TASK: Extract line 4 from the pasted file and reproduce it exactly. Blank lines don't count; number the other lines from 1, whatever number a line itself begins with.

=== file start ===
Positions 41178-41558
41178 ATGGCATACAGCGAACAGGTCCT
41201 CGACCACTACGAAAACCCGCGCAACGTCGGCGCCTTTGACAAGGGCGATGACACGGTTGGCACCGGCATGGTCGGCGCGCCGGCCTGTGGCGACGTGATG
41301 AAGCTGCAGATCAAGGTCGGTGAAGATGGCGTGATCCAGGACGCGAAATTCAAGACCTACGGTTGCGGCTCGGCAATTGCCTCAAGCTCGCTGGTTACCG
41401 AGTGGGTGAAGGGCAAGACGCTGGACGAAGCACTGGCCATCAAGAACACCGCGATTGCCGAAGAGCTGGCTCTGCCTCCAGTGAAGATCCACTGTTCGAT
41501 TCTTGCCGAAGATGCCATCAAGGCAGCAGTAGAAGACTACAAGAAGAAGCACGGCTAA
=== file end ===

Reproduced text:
41301 AAGCTGCAGATCAAGGTCGGTGAAGATGGCGTGATCCAGGACGCGAAATTCAAGACCTACGGTTGCGGCTCGGCAATTGCCTCAAGCTCGCTGGTTACCG